That is a good point. Badminton (home also of badminton, the game played with shuttlecock and racquet) and Burghley are indeed large private estates. The 5* are also two of the largest sporting events in the UK, by numbers of public attending. However, Adelaide is in a public park, Pau is a racecourse and Lehmuhlin is a training centre running other competions.

Personally, when I see “LRK3DE” I have to take a bit of time to decipher it: doesn’t exactly trip off the tongue.

For a very trivial question, this thread has legs.

It’s probably because big sponsors contractually oblige the event to be named “the (sponsor name) (location) (event type)” so that they can get their money’s worth from all media formats advertising or mentioning the event. It’s why they sponsor, after all.

And because were lazy we shorten it. And because Rolex sponsored the event for 35 years it got to be a habit.


Sponsors do want their money’s worth. I’m certain there are all manner of legal obligations and requirements about position of the sponsors name and I’ve even been at an event where Fence Judges with Land Rover vehicles were placed at certain photogenic fences but… Rolex still sponsors loads of equestrian competitions, in many disciplines, around the world, but, as far as I know, only the Kentucky 3DE became known solely by the sponsors name. That is what I was idly curious about.

I agree that people persist in calling it Rolex just through habit. Though that can not help the organisers!

Mitsubishi sponsored Badminton for more than 35 years but in the public imagination the sponsors name stuck on the winners trophy more than on the event itself. Everyone knew, however, that Mitsubishi were the sponsors. It was a very sucessful relationship and when it ended a couple of years ago it was the longest sponsorship in any UK sport. Mitsubishi have subsequently withdrawn from the UK market.

I still call it “Rolex”. Even when my brain instructs my mouth to say “Land Rover”, my vocal cords just say “Rolex” with impunity. And my vocal cords have let it be known they aren’t changing this in my lifetime…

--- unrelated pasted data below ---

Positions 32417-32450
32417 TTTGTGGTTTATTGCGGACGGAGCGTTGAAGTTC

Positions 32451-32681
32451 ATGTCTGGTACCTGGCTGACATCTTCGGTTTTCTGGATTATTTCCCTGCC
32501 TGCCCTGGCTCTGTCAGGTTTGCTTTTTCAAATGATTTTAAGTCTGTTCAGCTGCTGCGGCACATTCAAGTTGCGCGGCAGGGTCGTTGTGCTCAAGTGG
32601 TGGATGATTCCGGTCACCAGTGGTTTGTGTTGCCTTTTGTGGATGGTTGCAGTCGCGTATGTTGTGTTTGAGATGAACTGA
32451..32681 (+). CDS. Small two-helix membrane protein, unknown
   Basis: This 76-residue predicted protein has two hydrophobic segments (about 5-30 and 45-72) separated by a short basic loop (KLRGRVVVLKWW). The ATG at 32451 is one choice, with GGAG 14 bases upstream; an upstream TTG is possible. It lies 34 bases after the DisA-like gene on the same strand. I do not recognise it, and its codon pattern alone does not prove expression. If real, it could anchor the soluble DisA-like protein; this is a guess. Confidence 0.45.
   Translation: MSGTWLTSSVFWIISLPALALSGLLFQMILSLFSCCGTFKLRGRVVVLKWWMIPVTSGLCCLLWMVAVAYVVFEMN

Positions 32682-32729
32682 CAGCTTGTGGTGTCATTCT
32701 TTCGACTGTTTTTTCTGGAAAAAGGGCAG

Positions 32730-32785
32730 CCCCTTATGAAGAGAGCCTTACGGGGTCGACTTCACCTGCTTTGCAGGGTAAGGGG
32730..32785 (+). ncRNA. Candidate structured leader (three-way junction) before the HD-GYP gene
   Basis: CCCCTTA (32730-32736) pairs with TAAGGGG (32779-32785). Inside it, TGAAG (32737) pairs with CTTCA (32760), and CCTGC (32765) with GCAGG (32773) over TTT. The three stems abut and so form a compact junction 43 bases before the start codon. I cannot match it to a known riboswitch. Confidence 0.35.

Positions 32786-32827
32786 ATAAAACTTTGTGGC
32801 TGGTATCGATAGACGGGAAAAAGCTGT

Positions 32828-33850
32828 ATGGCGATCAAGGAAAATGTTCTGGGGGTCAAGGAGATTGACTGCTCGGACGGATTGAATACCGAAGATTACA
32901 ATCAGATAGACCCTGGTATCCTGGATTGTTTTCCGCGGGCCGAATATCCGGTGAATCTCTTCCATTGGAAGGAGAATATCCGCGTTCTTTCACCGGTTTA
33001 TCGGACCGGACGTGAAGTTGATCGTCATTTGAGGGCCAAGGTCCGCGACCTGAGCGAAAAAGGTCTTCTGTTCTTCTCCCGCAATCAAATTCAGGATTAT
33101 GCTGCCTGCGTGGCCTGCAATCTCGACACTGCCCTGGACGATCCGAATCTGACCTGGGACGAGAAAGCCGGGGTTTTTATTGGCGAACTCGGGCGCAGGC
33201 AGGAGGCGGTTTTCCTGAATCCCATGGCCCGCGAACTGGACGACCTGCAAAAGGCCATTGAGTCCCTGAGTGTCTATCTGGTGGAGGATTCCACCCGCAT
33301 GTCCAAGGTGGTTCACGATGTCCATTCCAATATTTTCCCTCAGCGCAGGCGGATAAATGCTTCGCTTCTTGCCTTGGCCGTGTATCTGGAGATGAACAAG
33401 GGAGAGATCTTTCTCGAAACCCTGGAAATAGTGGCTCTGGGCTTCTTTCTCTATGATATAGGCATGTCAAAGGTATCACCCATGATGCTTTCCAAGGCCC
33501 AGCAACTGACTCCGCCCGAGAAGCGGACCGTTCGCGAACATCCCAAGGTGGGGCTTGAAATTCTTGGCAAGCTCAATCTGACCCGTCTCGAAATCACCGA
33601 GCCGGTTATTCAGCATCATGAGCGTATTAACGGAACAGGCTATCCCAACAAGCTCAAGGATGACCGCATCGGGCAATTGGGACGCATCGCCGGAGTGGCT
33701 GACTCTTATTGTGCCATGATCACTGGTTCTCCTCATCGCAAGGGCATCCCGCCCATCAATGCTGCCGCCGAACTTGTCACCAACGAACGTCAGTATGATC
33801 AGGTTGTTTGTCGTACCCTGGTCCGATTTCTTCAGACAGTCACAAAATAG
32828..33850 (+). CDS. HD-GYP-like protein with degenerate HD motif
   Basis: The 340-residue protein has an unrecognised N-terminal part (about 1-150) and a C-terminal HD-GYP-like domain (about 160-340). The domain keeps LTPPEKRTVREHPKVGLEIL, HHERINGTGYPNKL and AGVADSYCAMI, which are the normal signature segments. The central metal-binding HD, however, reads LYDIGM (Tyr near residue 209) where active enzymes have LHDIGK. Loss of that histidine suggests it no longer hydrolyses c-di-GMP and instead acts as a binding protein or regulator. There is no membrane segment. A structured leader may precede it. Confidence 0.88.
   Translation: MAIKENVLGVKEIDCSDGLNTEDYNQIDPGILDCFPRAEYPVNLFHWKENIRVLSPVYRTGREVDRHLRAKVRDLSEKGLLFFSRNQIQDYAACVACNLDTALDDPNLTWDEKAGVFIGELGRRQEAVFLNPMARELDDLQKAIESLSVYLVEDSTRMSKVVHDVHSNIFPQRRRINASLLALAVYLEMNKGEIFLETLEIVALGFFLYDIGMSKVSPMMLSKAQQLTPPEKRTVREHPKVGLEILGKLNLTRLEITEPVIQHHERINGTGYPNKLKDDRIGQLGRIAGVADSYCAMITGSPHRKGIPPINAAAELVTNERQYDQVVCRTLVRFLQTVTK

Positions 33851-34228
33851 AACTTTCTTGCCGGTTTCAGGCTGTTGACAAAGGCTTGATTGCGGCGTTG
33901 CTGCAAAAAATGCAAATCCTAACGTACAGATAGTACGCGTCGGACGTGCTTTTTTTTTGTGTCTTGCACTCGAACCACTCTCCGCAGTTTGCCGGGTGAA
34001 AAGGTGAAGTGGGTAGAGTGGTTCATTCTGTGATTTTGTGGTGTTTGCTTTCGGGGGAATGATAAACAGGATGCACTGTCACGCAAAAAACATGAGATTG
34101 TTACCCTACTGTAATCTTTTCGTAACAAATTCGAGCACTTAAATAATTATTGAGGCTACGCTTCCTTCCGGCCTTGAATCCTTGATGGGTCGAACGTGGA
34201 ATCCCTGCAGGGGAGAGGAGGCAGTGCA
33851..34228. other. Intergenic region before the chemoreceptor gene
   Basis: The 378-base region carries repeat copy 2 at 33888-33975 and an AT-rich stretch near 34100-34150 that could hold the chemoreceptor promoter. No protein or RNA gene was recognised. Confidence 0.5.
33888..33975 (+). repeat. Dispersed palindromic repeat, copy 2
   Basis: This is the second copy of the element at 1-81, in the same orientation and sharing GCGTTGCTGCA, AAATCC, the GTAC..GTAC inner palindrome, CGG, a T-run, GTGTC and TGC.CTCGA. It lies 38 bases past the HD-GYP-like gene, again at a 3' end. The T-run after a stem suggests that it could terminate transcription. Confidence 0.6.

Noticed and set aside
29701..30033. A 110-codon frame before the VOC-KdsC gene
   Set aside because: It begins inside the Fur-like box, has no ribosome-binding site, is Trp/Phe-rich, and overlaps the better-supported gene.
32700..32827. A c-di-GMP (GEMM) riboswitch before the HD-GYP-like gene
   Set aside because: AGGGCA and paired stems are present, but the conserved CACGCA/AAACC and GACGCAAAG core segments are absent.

I would guess this is because in the common vernacular there can only be one “Rolex horse event”? If we started calling them all Rolex it would make no sense at all.


But given that Rolex no longer sponsor the “Rolex horse event” then calling it Rolex is meaningless. And if you call it “Land Rover” it also fails to differentiate between the many other events sponsored by the firm around the world.

I think my original question - how come Rolex is the only 5* identified solely by the sponsors name - has possibly been answered by the suggestion that “Rolex” is just easier to say than “Kentucky Three Day Event”. Why people persist in calling it Rolex when Land Rover stump up large $$$ to support it is probably just ingrained habit.

Yes, it is ingrained habit, and I think that is the simple answer to your question 🤷


Good point - what’s interesting is I feel like I don’t and maybe most people (in the US, anyway) who mainly follow eventing don’t hear as much about Adelaide, Pau or Luhmuehlen outside of the major three-day events held there.

Wonder too, if calling it Rolex/Land Rover vs just “Kentucky” or “Lexington” could shake out as a bit of a geographic thing? Like, I live relatively close to Kentucky (Indiana, roughly 2-2 1/2 hours depending on traffic from both Louisville and Lexington) so it’s not a huge undertaking for me, currently, to just pop down there for a day if I feel like it and so I know more of what’s at the KHP and horse scene there, generally, to not just associate it with the big 3 day event. Whereas people from further out (as spectators moreso than competitors) maybe only really get there for Land Rover so…I dunno, just a random thought I had.

I wouldn’t be surprised if at some point Land Rover discontinues sponsorship because people can’t be bothered to acknowledge their very substantial contribution to the KY event by referring to it by the correct name. After all, they aren’t doing it out of the goodness of their heart, they want recognition of their product and they deserve it for what they are spending. Nothing against Rolex, I own two of their watches, but they withdrew a good deal of their support (they continue to support on a lesser level) so why do people continue to refer to the event by that incorrect name? And how hard is it for eventers and fans to call it by the correct name?